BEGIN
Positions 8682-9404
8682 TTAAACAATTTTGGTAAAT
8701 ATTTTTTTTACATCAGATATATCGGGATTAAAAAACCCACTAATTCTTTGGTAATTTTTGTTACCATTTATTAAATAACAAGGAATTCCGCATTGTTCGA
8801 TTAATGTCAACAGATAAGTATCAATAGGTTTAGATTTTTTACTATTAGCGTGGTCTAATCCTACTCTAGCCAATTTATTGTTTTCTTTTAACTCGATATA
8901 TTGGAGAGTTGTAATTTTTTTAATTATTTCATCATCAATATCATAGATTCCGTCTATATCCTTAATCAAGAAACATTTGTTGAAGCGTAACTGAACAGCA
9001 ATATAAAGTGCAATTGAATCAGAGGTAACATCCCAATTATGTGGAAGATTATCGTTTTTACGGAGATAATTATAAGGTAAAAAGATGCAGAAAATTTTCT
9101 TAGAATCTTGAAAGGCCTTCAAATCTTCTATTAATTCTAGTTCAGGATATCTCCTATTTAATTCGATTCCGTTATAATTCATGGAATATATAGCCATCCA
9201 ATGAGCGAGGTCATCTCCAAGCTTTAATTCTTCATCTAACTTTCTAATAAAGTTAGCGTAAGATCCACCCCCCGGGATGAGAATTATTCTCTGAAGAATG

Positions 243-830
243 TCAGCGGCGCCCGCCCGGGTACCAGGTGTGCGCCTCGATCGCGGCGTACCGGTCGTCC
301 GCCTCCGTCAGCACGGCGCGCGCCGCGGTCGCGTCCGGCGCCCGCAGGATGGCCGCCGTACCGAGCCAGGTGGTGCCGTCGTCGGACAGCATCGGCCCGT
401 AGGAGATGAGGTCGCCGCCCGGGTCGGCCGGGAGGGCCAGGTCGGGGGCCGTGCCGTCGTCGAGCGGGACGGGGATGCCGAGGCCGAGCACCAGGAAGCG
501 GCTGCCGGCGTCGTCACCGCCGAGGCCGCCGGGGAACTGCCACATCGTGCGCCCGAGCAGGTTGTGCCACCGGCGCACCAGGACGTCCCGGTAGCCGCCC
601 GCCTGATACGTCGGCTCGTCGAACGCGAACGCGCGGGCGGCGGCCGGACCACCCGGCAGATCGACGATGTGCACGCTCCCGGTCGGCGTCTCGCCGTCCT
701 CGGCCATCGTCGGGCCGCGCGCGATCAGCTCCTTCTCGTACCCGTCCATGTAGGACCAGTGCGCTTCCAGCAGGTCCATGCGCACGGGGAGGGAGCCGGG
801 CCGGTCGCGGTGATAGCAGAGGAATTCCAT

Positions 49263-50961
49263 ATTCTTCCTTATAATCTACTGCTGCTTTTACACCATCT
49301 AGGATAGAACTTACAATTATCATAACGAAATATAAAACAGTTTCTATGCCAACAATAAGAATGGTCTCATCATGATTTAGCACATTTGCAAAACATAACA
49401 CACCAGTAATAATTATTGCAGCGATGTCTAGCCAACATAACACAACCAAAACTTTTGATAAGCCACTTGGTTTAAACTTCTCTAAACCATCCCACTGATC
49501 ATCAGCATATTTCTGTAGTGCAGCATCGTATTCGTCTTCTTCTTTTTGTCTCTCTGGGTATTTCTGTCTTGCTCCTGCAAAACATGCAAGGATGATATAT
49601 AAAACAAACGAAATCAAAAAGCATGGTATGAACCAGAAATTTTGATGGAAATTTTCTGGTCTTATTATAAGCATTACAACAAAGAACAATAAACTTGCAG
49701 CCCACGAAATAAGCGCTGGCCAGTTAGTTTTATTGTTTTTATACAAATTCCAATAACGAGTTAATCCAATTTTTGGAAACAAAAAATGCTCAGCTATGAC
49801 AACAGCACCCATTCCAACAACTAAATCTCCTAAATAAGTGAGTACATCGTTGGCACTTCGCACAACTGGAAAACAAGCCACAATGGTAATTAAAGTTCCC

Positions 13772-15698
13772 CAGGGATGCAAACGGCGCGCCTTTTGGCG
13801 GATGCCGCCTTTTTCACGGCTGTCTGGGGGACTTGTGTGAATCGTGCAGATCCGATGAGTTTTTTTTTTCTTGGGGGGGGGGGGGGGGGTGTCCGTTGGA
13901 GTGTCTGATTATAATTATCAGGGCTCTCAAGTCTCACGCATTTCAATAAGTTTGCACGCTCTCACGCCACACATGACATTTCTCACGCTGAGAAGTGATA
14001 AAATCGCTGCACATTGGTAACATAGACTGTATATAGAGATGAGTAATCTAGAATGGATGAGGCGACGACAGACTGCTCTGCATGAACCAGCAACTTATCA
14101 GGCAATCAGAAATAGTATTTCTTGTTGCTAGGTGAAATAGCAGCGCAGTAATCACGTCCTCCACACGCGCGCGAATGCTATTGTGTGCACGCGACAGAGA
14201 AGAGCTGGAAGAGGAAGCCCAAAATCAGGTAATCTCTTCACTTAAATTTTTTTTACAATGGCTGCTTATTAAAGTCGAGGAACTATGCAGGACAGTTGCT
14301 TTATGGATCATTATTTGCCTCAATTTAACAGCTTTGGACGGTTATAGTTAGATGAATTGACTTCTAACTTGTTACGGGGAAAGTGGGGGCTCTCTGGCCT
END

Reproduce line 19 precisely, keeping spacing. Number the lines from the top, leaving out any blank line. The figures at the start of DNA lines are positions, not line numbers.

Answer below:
49301 AGGATAGAACTTACAATTATCATAACGAAATATAAAACAGTTTCTATGCCAACAATAAGAATGGTCTCATCATGATTTAGCACATTTGCAAAACATAACA